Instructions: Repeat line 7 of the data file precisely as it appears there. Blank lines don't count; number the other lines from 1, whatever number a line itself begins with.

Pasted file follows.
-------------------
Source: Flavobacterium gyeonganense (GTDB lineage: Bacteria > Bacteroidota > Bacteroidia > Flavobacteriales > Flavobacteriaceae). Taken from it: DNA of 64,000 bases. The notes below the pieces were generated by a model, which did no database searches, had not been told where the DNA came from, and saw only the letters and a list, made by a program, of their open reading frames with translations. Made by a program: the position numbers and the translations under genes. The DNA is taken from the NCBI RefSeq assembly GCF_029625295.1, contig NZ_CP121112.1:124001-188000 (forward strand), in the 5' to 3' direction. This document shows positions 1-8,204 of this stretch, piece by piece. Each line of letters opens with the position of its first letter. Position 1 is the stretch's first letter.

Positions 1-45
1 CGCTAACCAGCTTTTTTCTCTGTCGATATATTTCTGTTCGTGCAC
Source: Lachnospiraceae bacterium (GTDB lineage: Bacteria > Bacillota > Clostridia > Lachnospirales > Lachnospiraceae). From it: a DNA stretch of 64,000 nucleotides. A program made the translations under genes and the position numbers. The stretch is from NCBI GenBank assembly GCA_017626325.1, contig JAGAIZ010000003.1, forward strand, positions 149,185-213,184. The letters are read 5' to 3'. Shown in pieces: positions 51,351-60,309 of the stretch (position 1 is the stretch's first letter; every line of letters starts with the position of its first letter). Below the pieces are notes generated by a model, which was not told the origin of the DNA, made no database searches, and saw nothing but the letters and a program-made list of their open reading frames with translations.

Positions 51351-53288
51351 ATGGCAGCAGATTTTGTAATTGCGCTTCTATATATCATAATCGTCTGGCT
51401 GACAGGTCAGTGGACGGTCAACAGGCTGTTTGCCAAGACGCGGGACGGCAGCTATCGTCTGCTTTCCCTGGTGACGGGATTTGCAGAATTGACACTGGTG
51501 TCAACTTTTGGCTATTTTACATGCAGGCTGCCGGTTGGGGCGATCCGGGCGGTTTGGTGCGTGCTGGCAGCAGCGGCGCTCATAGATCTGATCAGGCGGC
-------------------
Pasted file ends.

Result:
51401 GACAGGTCAGTGGACGGTCAACAGGCTGTTTGCCAAGACGCGGGACGGCAGCTATCGTCTGCTTTCCCTGGTGACGGGATTTGCAGAATTGACACTGGTG